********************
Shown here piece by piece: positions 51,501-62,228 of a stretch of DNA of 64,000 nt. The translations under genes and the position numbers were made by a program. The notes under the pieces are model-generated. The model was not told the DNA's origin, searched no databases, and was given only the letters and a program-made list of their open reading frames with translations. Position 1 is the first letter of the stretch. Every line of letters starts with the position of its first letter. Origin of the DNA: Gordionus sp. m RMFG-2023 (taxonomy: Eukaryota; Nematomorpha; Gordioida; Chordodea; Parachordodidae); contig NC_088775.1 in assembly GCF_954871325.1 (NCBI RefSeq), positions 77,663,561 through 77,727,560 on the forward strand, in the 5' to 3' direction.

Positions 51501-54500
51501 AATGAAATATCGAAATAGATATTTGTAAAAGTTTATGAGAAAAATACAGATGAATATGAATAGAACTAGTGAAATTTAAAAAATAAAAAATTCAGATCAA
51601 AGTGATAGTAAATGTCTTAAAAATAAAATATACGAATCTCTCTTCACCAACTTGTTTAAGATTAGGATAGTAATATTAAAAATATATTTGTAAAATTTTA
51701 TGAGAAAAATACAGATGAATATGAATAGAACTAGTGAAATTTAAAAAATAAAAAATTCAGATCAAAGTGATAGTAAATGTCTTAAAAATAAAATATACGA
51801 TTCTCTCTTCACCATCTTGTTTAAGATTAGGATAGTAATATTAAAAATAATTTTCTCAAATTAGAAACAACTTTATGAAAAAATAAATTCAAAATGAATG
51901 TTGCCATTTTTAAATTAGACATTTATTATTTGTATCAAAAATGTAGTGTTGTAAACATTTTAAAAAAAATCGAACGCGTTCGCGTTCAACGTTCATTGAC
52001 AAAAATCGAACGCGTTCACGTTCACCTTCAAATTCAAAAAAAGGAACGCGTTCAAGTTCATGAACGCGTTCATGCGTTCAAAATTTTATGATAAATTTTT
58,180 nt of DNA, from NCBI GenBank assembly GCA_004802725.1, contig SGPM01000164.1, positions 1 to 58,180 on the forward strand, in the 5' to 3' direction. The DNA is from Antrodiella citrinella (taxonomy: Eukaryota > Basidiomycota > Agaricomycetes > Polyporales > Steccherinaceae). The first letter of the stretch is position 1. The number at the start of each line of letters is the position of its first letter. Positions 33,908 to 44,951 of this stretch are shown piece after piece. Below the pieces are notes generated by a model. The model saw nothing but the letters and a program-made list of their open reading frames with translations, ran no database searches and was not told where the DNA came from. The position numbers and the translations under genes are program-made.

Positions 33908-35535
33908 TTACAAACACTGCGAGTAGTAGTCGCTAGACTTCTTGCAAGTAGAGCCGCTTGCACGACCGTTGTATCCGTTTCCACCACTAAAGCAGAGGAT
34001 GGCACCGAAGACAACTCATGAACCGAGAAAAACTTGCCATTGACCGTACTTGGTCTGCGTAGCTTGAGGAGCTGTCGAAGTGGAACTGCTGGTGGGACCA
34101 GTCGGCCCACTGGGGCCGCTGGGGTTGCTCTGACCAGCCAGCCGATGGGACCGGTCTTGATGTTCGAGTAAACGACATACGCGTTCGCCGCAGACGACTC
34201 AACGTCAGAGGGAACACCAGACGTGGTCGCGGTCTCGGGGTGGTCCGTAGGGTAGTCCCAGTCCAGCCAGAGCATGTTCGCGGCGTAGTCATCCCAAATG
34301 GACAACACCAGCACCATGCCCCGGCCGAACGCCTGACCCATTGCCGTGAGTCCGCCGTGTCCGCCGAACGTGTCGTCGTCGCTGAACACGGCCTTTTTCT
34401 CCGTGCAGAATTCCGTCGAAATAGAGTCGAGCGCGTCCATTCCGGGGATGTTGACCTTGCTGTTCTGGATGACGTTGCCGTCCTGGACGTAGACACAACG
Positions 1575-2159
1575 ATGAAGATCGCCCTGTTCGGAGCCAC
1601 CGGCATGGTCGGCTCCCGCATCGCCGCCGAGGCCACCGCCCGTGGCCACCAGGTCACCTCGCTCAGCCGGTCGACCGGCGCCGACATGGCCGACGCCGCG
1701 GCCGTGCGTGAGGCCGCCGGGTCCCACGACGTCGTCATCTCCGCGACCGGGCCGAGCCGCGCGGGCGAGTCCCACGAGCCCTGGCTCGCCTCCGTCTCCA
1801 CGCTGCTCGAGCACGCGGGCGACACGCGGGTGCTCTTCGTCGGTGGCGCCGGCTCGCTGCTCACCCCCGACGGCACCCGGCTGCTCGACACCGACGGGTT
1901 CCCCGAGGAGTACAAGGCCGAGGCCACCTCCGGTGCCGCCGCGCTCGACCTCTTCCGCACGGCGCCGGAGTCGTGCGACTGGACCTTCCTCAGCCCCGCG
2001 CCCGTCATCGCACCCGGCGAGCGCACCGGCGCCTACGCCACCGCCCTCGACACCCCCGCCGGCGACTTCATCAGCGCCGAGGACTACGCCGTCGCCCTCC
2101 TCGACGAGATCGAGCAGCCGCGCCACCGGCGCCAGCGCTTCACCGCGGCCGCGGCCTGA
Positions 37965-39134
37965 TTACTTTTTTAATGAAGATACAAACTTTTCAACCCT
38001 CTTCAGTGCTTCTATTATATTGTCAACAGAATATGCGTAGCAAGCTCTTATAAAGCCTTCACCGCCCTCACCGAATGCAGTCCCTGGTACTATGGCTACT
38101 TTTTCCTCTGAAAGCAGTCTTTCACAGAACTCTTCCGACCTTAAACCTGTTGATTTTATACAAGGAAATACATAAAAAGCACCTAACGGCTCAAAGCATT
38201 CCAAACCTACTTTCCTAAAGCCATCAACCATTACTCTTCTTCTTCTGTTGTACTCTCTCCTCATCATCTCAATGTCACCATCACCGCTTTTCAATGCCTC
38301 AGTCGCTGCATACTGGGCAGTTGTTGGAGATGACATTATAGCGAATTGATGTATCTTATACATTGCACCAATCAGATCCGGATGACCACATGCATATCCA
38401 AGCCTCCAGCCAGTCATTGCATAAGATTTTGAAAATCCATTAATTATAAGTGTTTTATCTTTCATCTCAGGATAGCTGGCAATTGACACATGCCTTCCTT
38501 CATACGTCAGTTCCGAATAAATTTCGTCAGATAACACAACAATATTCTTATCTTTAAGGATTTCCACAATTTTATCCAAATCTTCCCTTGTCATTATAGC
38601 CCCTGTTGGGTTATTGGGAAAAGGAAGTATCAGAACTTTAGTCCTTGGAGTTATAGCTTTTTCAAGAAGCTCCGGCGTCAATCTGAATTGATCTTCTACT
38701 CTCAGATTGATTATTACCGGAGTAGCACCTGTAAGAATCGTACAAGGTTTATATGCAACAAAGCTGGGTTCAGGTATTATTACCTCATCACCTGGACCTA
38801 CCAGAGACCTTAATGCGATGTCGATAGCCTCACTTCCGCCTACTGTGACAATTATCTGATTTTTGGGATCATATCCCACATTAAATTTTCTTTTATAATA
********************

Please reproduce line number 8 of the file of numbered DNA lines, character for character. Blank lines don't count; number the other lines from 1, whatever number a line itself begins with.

52001 AAAAATCGAACGCGTTCACGTTCACCTTCAAATTCAAAAAAAGGAACGCGTTCAAGTTCATGAACGCGTTCATGCGTTCAAAATTTTATGATAAATTTTT